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Scam Emails From Paypal?

by Bikash Pokharel 2 months ago in cybersecurity

Scam emails pretending to be from Paypal

A recent occurrence of suspicious e-mails have surfaced that indicate a payment has been made, from a individual's PayPal account, to an account with which the individual is not familiar with. The e-mails appear to be an authentic receipt from PayPal, but are actually nothing more than scammers trying to fool you into giving out information. Let me point out that PayPal will never send an e-mail to your e-mail address, under any circumstances. They will direct you to their secure website to make any payment you might be interested in. You can visit their site, and read their statements in order to become fully aware of their policies.

Ahh, the old "I didn't enter any contest" defense. Well, I didn't actually; I sold stuff over the Internet for a company that was participating in one at the time. But, to answer your question, no, I did not buy anything. I checked my account on the broadcast site and saw the $10,000 discrepancy. They quickly refunded the money and I thought that was that done.

But no. Every time I tried to log in to my PayPal account, it would let me down. Trying to login with my user name and password resulted in being redirected to the trial version of their sign up kit. This version required a credit card number and password and would offer to erase the $10,000. While I really didn't enter any contests, I did sign up for their free service.

They Blocked My PayPal Account

This procedure, of redirecting me to their sign up kit, lasted for about three days. During that time, I was able to login, change my password and check the transactions on my account. I noticed that all the transactions were from companies that were participating in their program.

The first company I checked out was Ultimate Anonymity. From the information they gave me, I knew they specialized in anonymity. Their service was free but it required a subscription. Which I quickly did, because I was desperate to hide my PayPal account number.

After I had checked out my situation, I was shocked to see that the credit card statements did not back up. They had charged up to $5000 on my account. That was news to me. Normally, I normally only saw $5000 on my statement.

I did a search on PayPal for these kind of reports and found that many other people had experienced the same thing from Ultimate Anonymity. This company is definitely not reputable. Furthermore, why would a company spend any money on a useless program that only wastes your time?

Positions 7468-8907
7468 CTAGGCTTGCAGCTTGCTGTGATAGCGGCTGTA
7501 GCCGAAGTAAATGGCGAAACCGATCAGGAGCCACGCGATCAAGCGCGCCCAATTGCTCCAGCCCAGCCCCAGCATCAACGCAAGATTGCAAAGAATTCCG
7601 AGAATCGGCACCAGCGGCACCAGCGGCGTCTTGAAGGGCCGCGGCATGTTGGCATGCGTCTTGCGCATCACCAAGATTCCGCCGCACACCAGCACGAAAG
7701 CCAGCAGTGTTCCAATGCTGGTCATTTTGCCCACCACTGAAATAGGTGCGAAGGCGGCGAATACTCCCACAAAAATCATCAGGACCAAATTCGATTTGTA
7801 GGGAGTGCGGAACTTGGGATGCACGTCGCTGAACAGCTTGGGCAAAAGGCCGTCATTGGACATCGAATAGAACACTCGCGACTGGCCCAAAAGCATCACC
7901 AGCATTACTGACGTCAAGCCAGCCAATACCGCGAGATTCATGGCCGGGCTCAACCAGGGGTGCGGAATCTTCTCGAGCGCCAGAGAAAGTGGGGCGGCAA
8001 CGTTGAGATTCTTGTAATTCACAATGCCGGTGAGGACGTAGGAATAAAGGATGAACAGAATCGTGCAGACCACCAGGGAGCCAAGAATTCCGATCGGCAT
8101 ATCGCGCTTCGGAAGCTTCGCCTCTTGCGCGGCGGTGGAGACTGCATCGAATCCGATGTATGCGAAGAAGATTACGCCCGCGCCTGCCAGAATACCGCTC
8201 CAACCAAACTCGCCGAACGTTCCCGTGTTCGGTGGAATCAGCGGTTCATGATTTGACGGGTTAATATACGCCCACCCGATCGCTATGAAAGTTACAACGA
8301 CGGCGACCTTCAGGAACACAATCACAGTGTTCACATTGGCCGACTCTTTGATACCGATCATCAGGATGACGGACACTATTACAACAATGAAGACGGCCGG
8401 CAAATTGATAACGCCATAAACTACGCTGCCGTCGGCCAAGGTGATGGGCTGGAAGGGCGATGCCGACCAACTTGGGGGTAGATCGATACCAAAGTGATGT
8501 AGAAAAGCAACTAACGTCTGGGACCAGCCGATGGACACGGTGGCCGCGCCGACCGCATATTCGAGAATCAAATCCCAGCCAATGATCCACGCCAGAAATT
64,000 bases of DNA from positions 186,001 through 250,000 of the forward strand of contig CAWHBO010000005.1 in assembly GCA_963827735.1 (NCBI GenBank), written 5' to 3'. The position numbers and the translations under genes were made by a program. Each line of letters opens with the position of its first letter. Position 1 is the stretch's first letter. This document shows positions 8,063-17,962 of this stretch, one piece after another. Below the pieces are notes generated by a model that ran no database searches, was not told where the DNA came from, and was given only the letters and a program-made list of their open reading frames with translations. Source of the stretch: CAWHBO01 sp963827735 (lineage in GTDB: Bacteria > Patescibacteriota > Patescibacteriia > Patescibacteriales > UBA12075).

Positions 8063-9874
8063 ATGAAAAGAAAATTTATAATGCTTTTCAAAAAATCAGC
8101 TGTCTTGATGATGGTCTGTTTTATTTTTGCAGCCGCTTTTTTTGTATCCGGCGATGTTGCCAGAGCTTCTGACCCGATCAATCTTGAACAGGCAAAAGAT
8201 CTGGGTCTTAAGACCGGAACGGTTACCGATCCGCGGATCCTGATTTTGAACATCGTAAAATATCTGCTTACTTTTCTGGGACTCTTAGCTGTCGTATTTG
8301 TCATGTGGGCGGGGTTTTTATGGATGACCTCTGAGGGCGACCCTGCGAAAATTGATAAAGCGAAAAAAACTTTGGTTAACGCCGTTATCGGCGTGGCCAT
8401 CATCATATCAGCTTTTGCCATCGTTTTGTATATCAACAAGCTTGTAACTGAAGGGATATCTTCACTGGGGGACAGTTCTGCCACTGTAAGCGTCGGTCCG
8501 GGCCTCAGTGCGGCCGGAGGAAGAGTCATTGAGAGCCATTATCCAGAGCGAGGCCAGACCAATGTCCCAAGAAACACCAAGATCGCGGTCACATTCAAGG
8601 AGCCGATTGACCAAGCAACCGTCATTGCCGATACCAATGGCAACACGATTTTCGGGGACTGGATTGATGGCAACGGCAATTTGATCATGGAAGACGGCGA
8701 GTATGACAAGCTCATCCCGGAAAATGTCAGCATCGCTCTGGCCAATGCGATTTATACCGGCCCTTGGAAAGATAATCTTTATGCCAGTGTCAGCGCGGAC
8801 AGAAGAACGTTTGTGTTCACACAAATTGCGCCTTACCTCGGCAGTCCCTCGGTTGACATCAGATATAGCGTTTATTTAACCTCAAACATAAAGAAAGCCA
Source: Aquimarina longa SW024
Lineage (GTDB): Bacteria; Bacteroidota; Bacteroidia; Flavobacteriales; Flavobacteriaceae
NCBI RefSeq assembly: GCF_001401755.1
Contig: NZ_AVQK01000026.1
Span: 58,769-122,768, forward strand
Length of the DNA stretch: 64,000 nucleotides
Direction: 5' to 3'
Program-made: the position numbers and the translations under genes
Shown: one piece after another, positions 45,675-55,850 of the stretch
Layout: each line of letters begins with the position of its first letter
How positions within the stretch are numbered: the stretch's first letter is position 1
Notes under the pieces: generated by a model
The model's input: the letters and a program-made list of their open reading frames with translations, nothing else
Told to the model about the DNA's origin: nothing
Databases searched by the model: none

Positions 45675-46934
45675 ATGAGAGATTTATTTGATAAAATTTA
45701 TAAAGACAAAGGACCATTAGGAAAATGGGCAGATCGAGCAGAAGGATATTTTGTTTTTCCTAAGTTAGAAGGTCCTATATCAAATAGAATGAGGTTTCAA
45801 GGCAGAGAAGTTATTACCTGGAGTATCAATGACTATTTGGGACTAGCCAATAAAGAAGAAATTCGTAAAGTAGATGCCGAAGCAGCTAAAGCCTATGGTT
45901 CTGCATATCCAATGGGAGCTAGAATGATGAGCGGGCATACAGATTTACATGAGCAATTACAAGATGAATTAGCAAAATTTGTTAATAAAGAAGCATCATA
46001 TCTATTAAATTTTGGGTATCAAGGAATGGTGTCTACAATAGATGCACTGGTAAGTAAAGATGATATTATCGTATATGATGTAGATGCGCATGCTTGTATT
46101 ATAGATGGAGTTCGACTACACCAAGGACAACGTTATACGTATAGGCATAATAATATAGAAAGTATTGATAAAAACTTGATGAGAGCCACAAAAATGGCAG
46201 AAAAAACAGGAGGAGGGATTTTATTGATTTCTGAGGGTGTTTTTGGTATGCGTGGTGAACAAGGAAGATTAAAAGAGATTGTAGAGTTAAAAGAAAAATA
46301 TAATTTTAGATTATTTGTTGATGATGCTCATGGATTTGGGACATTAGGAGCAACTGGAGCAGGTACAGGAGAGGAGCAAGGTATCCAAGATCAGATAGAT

How Did This Happen?

The emails were hitting my inbox, enough to make anyone anxious to start making money on the Internet. These phishing emails are designed to look exactly like the company they are attempting to copy. They include local and national news stories that will have you more cautious than usual.

The truth is, the truth is that this kind of spoofing is easy to do and very little effort is needed to perpetuate it. Credit card companies, Hollywood and music industry folks really did send out checks that were fraudulent. Corporate America is absolutely falling for this scam.

Ultimate Anonymity stated that they had recently been targeted by a complex and sophisticated vishing attack, which allowed them to recover from the fraudulent transactions they had been receiving.

They reported that approximately $250,000 in unauthorized payments were charged to their business checking account.

According to the HIPAA Act, non-disclosure agreements that are fraudulent under the guise of medical information are punishable by up to five year in prison.

On top of everything else they had to do to make sure their client's data was protected, they had to notify the 400 clients that their account information may have been compromised. Most of these clients were very happy when they found out that their information was not compromised. They, like everyone else, were shocked that their credit card information had been stolen. Credit card companies rarely inform consumers of the risk involved in having a credit card with a large balance. Most people, with a few exceptions, vast majority of whom do not read the fine print, sign up for a website that had been set up to steal their information.

Ultimate Anonymity's service is not recommended for people who have first hand knowledge of their financial transactions. If you are not personally involved in a financial transaction, you should consider sending your data via a secure server or through some other means that are not so easily accessible.

I found an article that has some tips that offer some tips and advice.:

You can read the article belowhttp://edition.cnn.com/2003/TECH/internet/07/21/phishing.sc/index.html

If you are so inclined, you may reprint this article free of charge aslong as the bylines are included.

cybersecurity
Bikash Pokharel
Bikash Pokharel
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Bikash Pokharel

I'm a freelance writer plus a tech enthusiastic who simply loves learning and writing new stories through experiences and understandings.

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